Friday, August 17, 2012

Tough Topic Thursday

Today I’d like to talk to you about a tough topic – violence. In light of recent events involving violence in a public setting, coupled with a recent seminar I attended on violence in the workplace, I would like to bring to your attention the fact that we should be prepared. I’m not saying we should become fearful individuals who hesitate to venture out… I’m simply saying forewarned is forearmed and we need to know what to do in an emergency situation. The statistics below are for workplace violence (and affects women more often than men):

· Homicide is the second leading cause of fatal occupational injury in the United States. Nearly 1,000 workers are murdered and 1.5 million are assaulted in the workplace each year.
· According to the Bureau of Labor Statistics (BLS) National Census of Fatal Occupational Injuries (CFOI), in additional information about workplace violence, there were 709 workplace homicides in 1998. These accounted for 12 percent of the total 6,026 fatal work injuries in the United States. Of these 709 workplace homicide victims in 1998, 80 percent were shot and nine percent were stabbed.

· According to the National Crime Victimization Survey (NCVS), 2 million assaults and threats of violence against Americans at work occur annually. The most common type of workplace crime was assault with an average of 1.5 million a year.

· There were 396,000 aggravated assaults, 51,000 rapes and sexual assaults, 84,000 robberies, and 1,000 homicides reported. These figures likely fall short of the actual number of violent acts occurring in workplaces as not all acts of workplace violence are reported.

While my prayer is that none of us will ever need to use this action plan, I urge you to read this so you will be prepared should the situation occur.


Quickly determine the most reasonable way to protect your own life. Remember that customers and clients are likely to follow the lead of employees and managers during an active shooter situation.
· Evacuate - If there is an accessible escape path, attempt to evacuate the premises. Be sure to:
· Have an escape route and plan in mind
· Evacuate regardless of whether others agree to follow
· Leave your belongings behind
· Help others escape, if possible
· Prevent individuals from entering an area where the active shooter may be
· Keep your hands visible
· Follow the instructions of any police officers
· Do not attempt to move wounded people
· Call 911 when you are safe

2. Hide out - If evacuation is not possible, find a place to hide where the active shooter is less likely to find you. Your hiding place should:
· Be out of the active shooter’s view
· Provide protection if shots are fired in your direction (i.e., an office with a closed and locked door)
· Not trap you or restrict your options for movement.
· To prevent an active shooter from entering your hiding place:
· Lock the door
· Blockade the door with heavy furniture. If the active shooter is nearby:
· Lock the door
· Silence your cell phone and/or pager• Turn off any source of noise (i.e., radios, televisions)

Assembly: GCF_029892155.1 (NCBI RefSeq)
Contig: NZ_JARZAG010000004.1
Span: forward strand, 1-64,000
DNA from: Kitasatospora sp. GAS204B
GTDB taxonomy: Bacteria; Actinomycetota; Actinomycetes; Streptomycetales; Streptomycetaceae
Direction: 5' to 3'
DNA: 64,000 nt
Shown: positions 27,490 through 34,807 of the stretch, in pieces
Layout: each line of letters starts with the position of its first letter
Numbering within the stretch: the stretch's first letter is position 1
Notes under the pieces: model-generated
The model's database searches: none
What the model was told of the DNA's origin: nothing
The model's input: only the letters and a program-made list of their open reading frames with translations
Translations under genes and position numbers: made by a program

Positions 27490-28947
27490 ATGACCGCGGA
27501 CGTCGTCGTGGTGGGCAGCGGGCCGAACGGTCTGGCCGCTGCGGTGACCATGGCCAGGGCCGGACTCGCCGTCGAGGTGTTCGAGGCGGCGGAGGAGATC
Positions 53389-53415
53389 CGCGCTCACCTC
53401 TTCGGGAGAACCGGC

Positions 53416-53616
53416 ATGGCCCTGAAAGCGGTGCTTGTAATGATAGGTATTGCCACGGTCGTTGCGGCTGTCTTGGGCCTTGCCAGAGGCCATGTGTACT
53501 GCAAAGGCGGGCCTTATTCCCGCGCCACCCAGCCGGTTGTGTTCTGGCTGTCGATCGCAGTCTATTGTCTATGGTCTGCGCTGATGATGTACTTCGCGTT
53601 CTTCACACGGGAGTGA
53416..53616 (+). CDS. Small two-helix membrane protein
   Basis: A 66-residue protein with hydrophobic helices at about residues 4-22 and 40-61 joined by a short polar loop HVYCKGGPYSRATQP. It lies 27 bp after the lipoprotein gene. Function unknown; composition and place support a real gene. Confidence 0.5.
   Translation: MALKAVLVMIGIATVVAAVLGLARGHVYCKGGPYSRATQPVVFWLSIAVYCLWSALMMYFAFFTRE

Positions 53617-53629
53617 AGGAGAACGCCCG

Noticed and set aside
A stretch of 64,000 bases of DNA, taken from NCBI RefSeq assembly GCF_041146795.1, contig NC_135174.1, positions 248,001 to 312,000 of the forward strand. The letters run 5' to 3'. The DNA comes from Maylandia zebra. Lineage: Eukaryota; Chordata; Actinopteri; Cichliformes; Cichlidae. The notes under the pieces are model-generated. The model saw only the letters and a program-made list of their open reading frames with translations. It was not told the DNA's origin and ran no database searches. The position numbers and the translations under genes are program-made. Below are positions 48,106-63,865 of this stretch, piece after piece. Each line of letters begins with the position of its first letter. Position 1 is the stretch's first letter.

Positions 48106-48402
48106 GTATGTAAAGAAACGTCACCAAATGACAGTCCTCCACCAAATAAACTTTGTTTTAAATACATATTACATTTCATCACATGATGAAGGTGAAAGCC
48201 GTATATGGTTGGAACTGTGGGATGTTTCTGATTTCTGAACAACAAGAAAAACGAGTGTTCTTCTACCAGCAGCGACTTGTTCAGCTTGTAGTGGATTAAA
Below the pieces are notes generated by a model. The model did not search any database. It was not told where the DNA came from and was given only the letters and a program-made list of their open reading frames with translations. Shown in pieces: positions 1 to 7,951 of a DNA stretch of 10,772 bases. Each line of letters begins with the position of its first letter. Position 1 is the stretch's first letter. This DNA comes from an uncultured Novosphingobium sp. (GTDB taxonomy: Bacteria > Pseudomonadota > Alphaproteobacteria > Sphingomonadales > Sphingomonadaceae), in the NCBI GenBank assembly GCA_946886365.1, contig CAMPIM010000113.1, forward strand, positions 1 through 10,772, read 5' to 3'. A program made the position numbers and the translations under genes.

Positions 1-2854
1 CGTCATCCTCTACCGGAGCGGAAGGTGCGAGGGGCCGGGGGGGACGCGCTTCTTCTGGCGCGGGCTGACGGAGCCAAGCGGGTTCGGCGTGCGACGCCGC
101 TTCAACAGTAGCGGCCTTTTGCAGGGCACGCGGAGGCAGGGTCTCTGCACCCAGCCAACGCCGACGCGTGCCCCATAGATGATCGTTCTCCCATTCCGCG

· Hide behind large items (i.e., cabinets, desks)
· Remain quiet - If evacuation and hiding out are not possible:
· Remain calm
· Dial 911, if possible, to alert police to the active shooter’s location
· If you cannot speak, leave the line open and allow the dispatcher to listen

3. Take action against the active shooter. As a last resort, and only when your life is in imminent danger, attempt to disrupt and/or incapacitate the active shooter by:
• Acting as aggressively as possible against him/her
• Throwing items and improvising weapons
• Yelling
• Committing to your actions
• If in a one-on-one situation, push the gun away from you and run away, running back and forth so you are harder to target.


Law enforcement’s purpose is to stop the active shooter as soon as possible. Officers will proceed directly to the area in which the last shots were heard.
• Officers usually arrive in teams of four (4)
• Officers may wear regular patrol uniforms or external bulletproof vests, Kevlar helmets, and other tactical equipment
• Officers may be armed with rifles, shotguns, handguns
• Officers may use pepper spray or tear gas to control the situation
• Officers may shout commands, and may push individuals to the ground for their safety

How to react when law enforcement arrives:
• Remain calm, and follow officers’ instructions
• Put down any items in your hands (i.e., bags, jackets)
• Immediately raise hands and spread fingers
• Keep hands visible at all times
• Avoid making quick movements toward officers such as holding on to them for safety
• Avoid pointing, screaming and/or yelling
• Do not stop to ask officers for help or direction when evacuating, just proceed in the direction from which officers are entering the premises

The first officers to arrive to the scene will not stop to help injured persons. Expect rescue teams comprised of additional officers and emergency medical personnel to follow the initial officers. These rescue teams will treat and remove any injured persons. They may also call upon able-bodied individuals to assist in removing the wounded from the premises. Once you have reached a safe location or an assembly point, you will likely be held in that area by law enforcement until the situation is under control, and all witnesses have been identified and questioned. Do not leave until law enforcement authorities have instructed you to do so.

There is also an excellent (but be warned – disturbing and somewhat graphic) video on YouTube called “Run Hide Fight” – it is chilling and unforgettable, but gets the point across.

Again, I post this today not to scare you or offend you – but perhaps someday this information could save your life.

Coach Linda


1 comment:

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